“Implying that a lot of the money going out of Ireland to Nigeria is from illegal funds is really implying that all Nigerians are fraudulent and looking to game the system
Independent Galway West TD Noel Grealish has been accused of “disgraceful racism” after remarks he made during Leaders Questions in the Dail on Tuesday. The remarks related to remittances being sent to Nigeria from Ireland by Nigerians living in Ireland. Mr Grealish, who has previously courted controversy after comments made about African migrants whom he labelled as “spongers” at a public meeting in Oughterard, queried the amount of remittances being sent to Nigeria and stated that the amounts were “astronomical”. He claimed that according to World Bank figures, €3.54 billion in remittances had been sent from Ireland to Nigeria and that though he could understand money being transferred to other EU countries and the UK, he couldn’t understand such a large figure being sent to a non-EU country. Addressing the Taoiseach directly, he asked if there were mechanisms in place to ensure that this money had been “fully accounted for with the Irish Revenue and tax system” and was not “the proceeds of crime or fraud”.
His comments provoked some reaction in the Dail with TD Ruth Coppinger taking to her feet and calling it “disgraceful racism” and calling for him to sit down. The Taoiseach appeared visibly taken aback and stated that he was sure the Deputy’s figures were correct but that he wasn’t “quite sure where “the Deputy was “going with this”. The Taoiseach reminded Mr Grealish of the fact that historically Irish people abroad also sent back remittances to their families and requested that he provide evidence if he knew of anyone sending money abroad that wasn’t theirs.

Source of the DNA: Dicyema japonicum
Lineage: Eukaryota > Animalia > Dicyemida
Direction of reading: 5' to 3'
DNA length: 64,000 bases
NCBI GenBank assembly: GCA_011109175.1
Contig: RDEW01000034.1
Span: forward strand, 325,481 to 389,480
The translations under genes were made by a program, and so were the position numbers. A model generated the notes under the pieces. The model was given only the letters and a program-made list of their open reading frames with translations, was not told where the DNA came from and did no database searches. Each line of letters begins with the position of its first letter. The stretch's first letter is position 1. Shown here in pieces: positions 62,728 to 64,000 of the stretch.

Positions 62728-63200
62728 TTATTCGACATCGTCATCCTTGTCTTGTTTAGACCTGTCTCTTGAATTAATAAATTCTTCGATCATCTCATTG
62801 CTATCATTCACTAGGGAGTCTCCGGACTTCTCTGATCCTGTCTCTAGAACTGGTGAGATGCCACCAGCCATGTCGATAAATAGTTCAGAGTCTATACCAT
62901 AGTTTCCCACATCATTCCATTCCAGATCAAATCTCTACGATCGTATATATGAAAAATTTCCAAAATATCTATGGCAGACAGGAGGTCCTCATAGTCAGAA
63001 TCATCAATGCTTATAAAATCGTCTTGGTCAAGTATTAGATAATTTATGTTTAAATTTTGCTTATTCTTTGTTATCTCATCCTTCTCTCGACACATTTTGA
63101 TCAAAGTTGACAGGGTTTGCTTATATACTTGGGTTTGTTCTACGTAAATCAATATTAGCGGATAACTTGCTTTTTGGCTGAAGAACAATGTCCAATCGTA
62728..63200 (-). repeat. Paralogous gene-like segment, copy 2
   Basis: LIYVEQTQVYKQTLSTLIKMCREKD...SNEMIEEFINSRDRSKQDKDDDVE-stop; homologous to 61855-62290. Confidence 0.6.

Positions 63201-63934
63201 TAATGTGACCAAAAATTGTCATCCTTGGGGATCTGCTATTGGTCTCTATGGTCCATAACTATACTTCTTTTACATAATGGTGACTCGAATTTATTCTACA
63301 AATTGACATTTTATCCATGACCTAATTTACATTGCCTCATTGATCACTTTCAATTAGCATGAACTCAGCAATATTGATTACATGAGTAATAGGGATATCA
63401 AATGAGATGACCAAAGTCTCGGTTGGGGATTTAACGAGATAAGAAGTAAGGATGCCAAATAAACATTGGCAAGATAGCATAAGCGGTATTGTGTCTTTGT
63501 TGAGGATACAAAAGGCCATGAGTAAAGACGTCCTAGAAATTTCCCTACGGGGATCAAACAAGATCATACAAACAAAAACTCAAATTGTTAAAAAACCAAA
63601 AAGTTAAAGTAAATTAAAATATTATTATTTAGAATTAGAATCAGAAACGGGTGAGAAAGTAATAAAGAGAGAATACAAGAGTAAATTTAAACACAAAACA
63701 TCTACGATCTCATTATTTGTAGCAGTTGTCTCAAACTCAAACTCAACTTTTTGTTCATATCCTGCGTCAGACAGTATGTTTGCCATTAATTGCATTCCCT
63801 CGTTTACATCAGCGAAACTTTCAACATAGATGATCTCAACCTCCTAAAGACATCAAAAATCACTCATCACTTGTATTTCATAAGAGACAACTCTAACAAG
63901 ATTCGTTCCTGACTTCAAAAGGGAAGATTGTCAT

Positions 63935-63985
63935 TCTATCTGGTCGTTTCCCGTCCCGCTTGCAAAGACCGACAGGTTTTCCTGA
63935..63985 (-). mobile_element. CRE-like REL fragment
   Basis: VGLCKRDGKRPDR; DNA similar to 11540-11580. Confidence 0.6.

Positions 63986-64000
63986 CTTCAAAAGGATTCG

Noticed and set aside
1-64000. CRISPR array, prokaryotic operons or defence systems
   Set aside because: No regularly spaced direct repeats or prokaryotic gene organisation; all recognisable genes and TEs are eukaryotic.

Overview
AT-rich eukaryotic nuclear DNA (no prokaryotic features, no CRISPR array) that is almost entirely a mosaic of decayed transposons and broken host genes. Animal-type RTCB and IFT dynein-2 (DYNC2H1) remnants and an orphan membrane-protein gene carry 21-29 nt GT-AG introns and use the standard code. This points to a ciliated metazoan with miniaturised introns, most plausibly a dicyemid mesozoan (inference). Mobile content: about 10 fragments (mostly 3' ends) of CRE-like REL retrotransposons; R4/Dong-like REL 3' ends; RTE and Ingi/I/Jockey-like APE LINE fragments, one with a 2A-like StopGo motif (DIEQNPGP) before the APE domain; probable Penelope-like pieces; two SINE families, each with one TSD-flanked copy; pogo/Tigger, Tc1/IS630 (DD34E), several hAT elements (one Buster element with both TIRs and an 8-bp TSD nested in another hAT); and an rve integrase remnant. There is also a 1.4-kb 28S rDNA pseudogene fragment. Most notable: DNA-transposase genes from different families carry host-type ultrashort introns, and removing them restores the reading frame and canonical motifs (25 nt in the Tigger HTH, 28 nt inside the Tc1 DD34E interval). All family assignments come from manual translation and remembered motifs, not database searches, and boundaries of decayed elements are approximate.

Independent TD for Dublin South Central, Joan Collins, stated in her remarks in the Dail on Wednesday that Mr Grealish’s comments were “dog whistle racism” and that it was “outrageous” that “deputies in this Chamber are prepared, in order to further their own political careers to whip up fears…” and “…peddle myths regarding asylum seekers.”
Reaction to Mr Grealish’s comments amongst the Nigerian community in Ireland has been vociferous with many Nigerians expressing shock and concern. Yemi Adenuga, a Fine Gael County Councillor in Meath originally from Nigeria speaking to the Irish Times on Wednesday (13th November) remarked that his comments were “quite dangerous” and that he was “trying to turn one group of people against another group”.
Timi Ogunyemi, who was born in Nigeria but has lived in Ireland for 17 years said in an interview for Joe.ie that Mr Grealish’s comments were “incredibly damaging” and that by implying that a lot of the money going out of Ireland to Nigeria was from illegal funds was really implying that “all Nigerians are fraudulent and looking to game the system.”
The Immigrant Council of Ireland was also contacted by the Irish Times for a response to Mr Grealish’s comments and stated that it was “very disturbed” by the comments and how an elected representative had used a public platform to scrutinise one group in a very negative manner.
The Nigerian embassy in Dublin declined to comment.